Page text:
“Planning and Documenting an HA Cluster. skip ahead to Chapter 4. and shows where to find different kinds of information in this book.Serviceguard at a Glance 1 Serviceguard at a Glance This chapter introduces Serviceguard on HP-UX. Figure 1-1 shows a typical Serviceguard cluster with two nodes. Specific steps for setup are given in Chapter 5. The following topics are presented: • • • What is Serviceguard? Using Serviceguard Manager A Roadmap for Configuring Clusters and Packages If you are ready to start setting up Serviceguard clusters.” on page 131.” on page 197. “Building an HA Cluster Configuration. Figure 1-1 Typical Cluster Configuration Chapter 1 25 .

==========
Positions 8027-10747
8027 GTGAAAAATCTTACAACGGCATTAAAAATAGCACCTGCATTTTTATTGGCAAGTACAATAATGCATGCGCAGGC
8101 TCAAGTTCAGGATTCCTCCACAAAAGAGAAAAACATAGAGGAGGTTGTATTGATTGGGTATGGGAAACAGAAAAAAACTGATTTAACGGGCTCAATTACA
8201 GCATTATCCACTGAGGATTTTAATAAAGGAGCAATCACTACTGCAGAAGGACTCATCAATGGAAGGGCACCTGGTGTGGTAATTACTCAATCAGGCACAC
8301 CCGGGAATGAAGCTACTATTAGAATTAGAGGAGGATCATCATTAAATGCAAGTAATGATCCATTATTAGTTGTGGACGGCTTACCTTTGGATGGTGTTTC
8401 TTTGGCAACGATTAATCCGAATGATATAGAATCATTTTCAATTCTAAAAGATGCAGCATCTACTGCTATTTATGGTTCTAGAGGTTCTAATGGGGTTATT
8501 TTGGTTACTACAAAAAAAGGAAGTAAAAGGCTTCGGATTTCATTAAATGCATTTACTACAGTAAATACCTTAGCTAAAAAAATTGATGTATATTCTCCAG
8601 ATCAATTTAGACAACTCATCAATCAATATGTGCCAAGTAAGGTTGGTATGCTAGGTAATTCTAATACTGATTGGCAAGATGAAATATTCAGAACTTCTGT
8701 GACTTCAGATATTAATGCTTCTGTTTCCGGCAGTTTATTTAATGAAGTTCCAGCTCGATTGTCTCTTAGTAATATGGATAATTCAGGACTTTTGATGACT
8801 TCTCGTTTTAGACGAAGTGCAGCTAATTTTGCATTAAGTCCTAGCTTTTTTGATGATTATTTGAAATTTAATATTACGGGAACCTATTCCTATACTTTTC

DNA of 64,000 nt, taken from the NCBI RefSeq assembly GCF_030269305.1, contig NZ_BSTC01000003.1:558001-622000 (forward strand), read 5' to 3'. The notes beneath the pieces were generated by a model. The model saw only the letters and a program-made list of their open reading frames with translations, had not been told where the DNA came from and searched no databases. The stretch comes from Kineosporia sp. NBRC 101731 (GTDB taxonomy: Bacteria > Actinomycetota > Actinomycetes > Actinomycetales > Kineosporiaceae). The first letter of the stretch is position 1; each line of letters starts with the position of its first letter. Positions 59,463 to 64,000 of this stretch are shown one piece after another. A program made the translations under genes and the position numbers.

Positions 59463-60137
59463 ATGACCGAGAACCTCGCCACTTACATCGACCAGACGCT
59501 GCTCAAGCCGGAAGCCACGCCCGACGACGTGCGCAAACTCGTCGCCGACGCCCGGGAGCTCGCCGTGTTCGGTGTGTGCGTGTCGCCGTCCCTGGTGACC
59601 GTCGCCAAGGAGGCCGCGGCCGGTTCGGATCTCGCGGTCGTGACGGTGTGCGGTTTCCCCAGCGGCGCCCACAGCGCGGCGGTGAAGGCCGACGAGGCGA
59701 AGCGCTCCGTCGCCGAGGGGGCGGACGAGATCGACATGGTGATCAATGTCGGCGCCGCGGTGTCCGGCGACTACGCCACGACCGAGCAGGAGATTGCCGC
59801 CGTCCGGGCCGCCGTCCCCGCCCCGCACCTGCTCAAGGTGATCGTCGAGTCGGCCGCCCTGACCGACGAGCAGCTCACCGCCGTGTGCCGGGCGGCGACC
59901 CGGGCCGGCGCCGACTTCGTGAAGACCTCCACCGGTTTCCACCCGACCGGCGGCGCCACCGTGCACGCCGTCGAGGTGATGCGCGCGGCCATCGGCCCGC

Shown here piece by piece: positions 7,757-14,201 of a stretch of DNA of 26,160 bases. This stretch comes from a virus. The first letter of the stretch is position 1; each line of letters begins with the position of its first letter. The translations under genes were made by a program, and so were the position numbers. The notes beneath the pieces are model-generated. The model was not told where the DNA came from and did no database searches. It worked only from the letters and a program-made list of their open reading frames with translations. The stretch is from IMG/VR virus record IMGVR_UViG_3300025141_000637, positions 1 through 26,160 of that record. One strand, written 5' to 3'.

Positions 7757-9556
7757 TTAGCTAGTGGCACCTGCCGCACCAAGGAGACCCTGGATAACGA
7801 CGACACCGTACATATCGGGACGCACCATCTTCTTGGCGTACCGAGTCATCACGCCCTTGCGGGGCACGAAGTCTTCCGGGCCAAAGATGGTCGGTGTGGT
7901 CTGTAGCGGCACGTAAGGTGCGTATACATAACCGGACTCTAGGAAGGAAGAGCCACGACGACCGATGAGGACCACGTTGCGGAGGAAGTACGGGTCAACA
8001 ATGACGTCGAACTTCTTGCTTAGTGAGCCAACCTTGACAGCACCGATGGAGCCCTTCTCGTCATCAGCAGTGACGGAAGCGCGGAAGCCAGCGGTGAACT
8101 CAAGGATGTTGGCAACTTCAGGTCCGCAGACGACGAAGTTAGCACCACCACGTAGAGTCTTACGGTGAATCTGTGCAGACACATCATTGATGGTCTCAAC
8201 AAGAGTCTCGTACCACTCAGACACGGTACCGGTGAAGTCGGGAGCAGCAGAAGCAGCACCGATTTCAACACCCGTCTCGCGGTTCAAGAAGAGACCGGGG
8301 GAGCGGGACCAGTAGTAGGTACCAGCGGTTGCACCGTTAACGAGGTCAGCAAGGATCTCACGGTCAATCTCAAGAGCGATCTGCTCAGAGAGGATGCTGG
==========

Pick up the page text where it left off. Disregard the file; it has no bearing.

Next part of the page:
There are failover packages. or local area network (LAN) component. Serviceguard and other high availability subsystems coordinate the transfer between components. Examples are the packages HP supplies for use with the Veritas Cluster Volume Manager and Veritas Cluster File System from Symantec (on HP-UX releases that support them. and multi-node packages: • The typical high availability package is a failover package. A package groups application services (individual HP-UX processes) together. If it fails on one active node. system multi-node packages. If a service. having sufficient redundancy of software and hardware that a single point of failure will not significantly disrupt service. or other package resource fails on the node where it is running. In the event that one component fails. System multi-node packages are supported only for HP-supplied applications. Serviceguard can automatically transfer control of the package to another cluster node. These are called system multi-node packages and multi-node packages. see “About Veritas CFS and CVM from Symantec” on page 29). Highly available systems protect users from software failures as well as from failure of a system processing unit (SPU). A Serviceguard cluster is a networked grouping of HP 9000 or HP Integrity servers (or both).Serviceguard at a Glance What is Serviceguard? What is Serviceguard? Serviceguard allows you to create high availability clusters of HP 9000 or HP Integrity servers (or a mixture of both. the redundant component takes over. known as nodes. see the release notes for your version for details and restrictions). It usually is configured to run on several nodes in the cluster. and do not fail over. A high availability computer system allows application services to continue in spite of a hardware or software failure. network. disk. and runs on one at a time. that node halts. allowing services to remain available with minimal interruption. node. • 26 Chapter 1 . A system multi-node package must run on all nodes that are active in the cluster. There are also packages that run on several cluster nodes at once.